HR 178

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HD 3883
Observation data
Epoch J2000      Equinox J2000
Constellation Andromeda
Right ascension  00h 41m 36.0370s[1]
Declination +24° 37′ 44.43″[1]
Apparent magnitude (V) 6.046[2]
Characteristics
Spectral type kA5hF1mF2[3]
B−V color index 0.287[2]
Variable type suspected[4]
Astrometry
Radial velocity (Rv)−15.60±0.9[5] km/s
Proper motion (μ) RA: 106.272±0.499[1] mas/yr
Dec.: −12.324±0.306[1] mas/yr
Parallax (π)8.0963 ± 0.2630[1] mas
Distance400 ± 10 ly
(124 ± 4 pc)
Orbit[6]
Period (P)21.26 yr
Semi-major axis (a)0.126″
Eccentricity (e)0.5
Details
Radius3.82[1] R
Luminosity45[1] L
Surface gravity (log g)3.80±0.14[7] cgs
Temperature7800±200[7] K
Metallicity [Fe/H]0.53±0.13[7] dex
Rotational velocity (v sin i)18[3] km/s
Other designations
HIP 3269, HD 3883, BD+23°94, SAO 74200.
Database references
SIMBADdata

HR 178 is a probable binary star in the constellation Andromeda. Located approximately 124 parsecs (400 ly) distant, it is an evolved Am star[8] with a combined apparent magnitude of 6.06, meaning that it can only be seen with the naked eye on dark, clear nights. The star is suspected of variability, possibly varying between magnitudes 6.04 and 6.06.[4]

The spectrum of HR 178 has been extensively studied for establishing element abundances in the evolved Am stars. It is given a spectral class of kA5hF1mF2, meaning its spectral type is A5, F1, or F2, depending on the particular spectral lines examined. The evolutionary stage of the star, and its mass determined from comparison with theoretical evolutionary tracks, is not precisely determined. However, it is very close to the end of its main sequence evolution and the margin of error in its mass is only about 0.1 M.[8]

HR 178 has been suspected of being a binary star since 1938 when its spectrum was interpreted as being composite.[9] The pair were resolved using speckle interferometry in 1983.[10] The companion is modelled to be between 1.5 and 3 magnitudes fainter than the primary star.[11] Although there have since been several failed attempts to resolve the pair, a tentative orbit has been calculated with a period of 21.26 years and an eccentricity of 0.5.[6]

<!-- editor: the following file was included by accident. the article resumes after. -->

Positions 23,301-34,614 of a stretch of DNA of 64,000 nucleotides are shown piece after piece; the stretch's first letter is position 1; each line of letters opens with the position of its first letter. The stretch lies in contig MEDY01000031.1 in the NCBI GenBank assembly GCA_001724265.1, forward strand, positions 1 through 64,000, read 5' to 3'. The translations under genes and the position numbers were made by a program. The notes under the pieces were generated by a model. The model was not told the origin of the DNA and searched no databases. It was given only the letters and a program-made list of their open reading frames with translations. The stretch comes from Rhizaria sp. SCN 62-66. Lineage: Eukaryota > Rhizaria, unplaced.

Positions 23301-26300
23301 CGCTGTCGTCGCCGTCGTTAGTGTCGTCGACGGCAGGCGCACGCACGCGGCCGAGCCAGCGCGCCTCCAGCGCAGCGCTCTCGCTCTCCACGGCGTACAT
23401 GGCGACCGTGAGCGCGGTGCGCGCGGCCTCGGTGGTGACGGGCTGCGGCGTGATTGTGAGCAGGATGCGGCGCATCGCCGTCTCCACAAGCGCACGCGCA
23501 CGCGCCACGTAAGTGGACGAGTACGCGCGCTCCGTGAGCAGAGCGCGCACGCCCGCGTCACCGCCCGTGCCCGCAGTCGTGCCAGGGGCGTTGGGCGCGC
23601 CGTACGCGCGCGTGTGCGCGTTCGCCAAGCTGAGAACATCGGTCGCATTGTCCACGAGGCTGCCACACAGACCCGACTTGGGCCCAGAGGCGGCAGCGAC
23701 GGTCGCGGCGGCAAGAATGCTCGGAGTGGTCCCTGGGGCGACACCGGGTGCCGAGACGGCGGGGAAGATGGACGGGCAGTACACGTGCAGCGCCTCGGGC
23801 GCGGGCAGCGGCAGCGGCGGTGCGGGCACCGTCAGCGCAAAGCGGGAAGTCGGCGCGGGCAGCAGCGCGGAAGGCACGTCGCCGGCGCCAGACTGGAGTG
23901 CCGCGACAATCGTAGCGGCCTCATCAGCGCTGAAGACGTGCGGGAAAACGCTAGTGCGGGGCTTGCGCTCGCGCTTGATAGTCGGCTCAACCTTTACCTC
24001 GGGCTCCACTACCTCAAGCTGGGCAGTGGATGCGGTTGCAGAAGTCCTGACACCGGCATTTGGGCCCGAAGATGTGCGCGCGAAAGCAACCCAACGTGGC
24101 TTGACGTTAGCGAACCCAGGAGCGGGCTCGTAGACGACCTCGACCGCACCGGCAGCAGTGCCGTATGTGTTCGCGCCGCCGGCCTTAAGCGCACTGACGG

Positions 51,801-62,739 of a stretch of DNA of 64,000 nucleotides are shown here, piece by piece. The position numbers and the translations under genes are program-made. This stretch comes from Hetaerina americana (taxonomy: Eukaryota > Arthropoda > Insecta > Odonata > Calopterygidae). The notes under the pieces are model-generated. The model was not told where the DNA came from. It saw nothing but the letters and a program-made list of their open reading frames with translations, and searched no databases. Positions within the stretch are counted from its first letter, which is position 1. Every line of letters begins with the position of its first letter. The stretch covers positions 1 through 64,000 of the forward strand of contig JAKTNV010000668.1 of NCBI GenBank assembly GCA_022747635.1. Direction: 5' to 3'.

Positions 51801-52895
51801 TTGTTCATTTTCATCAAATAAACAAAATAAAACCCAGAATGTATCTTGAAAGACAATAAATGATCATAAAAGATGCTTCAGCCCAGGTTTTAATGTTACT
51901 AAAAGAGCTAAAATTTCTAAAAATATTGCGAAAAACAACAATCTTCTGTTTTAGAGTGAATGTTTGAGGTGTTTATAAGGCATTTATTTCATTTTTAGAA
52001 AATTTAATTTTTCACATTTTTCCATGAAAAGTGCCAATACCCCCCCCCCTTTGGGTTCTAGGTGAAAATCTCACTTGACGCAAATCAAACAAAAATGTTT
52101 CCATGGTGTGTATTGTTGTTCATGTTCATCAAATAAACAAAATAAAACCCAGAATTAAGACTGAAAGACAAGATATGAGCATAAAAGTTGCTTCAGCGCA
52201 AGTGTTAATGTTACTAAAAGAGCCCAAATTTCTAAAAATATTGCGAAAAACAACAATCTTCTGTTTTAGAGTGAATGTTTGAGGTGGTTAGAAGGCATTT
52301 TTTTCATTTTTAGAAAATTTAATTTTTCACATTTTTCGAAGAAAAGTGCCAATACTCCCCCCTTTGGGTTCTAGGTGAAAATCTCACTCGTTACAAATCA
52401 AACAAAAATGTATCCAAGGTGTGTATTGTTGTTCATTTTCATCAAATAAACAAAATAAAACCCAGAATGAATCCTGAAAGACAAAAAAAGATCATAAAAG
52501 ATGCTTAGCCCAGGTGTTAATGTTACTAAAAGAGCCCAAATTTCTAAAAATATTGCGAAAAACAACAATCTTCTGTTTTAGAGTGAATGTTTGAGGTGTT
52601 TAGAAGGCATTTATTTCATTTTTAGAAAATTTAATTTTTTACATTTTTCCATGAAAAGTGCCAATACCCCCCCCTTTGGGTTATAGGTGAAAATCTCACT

References[edit]

  1. ^ a b c d e f g Brown, A. G. A.; et al. (Gaia collaboration) (August 2018). "Gaia Data Release 2: Summary of the contents and survey properties". Astronomy & Astrophysics. 616. A1. arXiv:1804.09365. Bibcode:2018A&A...616A...1G. doi:10.1051/0004-6361/201833051. Gaia DR2 record for this source at VizieR.
  2. ^ a b Høg, E.; Fabricius, C.; Makarov, V. V.; Urban, S.; Corbin, T.; Wycoff, G.; Bastian, U.; Schwekendiek, P.; Wicenec, A. (2000), "The Tycho-2 catalogue of the 2.5 million brightest stars", Astronomy & Astrophysics, 355: L27–L30, Bibcode:2000A&A...355L..27H.
  3. ^ a b Abt, Helmut A.; Morrell, Nidia I. (1995). "The Relation between Rotational Velocities and Spectral Peculiarities among A-Type Stars". The Astrophysical Journal Supplement Series. 99: 135. Bibcode:1995ApJS...99..135A. doi:10.1086/192182.
  4. ^ a b VSX (18 January 2010). "NSV 258". AAVSO Website. American Association of Variable Star Observers. Retrieved 15 June 2013.
  5. ^ Gontcharov, G. A. (2006), "Pulkovo Compilation of Radial Velocities for 35 495 Hipparcos stars in a common system", Astronomy Letters, 32 (11): 759–771, arXiv:1606.08053, Bibcode:2006AstL...32..759G, doi:10.1134/S1063773706110065.
  6. ^ a b Malkov, O. Yu.; Tamazian, V. S.; Docobo, J. A.; Chulkov, D. A. (2012). "Dynamical masses of a selected sample of orbital binaries". Astronomy & Astrophysics. 546: 5. Bibcode:2012A&A...546A..69M. doi:10.1051/0004-6361/201219774.
  7. ^ a b c Soubiran, Caroline; et al. (2016), "The PASTEL catalogue: 2016 version", Astronomy & Astrophysics, 591: A118, arXiv:1605.07384, Bibcode:2016A&A...591A.118S, doi:10.1051/0004-6361/201628497.
  8. ^ a b Burkhart, C.; Coupry, M. F.; Faraggiana, R.; Gerbaldi, M. (2005). "The field Am and ρ Puppis-like stars: Lithium and heavier elements". Astronomy and Astrophysics. 429 (3): 1043. Bibcode:2005A&A...429.1043B. doi:10.1051/0004-6361:20040467.
  9. ^ Hynek, J. A. (1938). "A survey of stars with composite spectra". Contributions of Perkins Observatory. 1: 10. Bibcode:1938CoPer...1...10H.
  10. ^ McAlister, H. A.; Hendry, E. M.; Hartkopf, W. I.; Campbell, B. G.; Fekel, F. C. (1983). "Speckle interferometric measurements of binary stars. VIII". The Astrophysical Journal Supplement Series. 51: 309. Bibcode:1983ApJS...51..309M. doi:10.1086/190851.
  11. ^ Bonneau, D.; Carquillat, J. M.; Vidal, J. L. (1984). "Observations d'etoiles doubles par interferometrie des tavelures AU T2m du PIC du Midi". Astronomy and Astrophysics Supplement Series. 58: 729. Bibcode:1984A&AS...58..729B.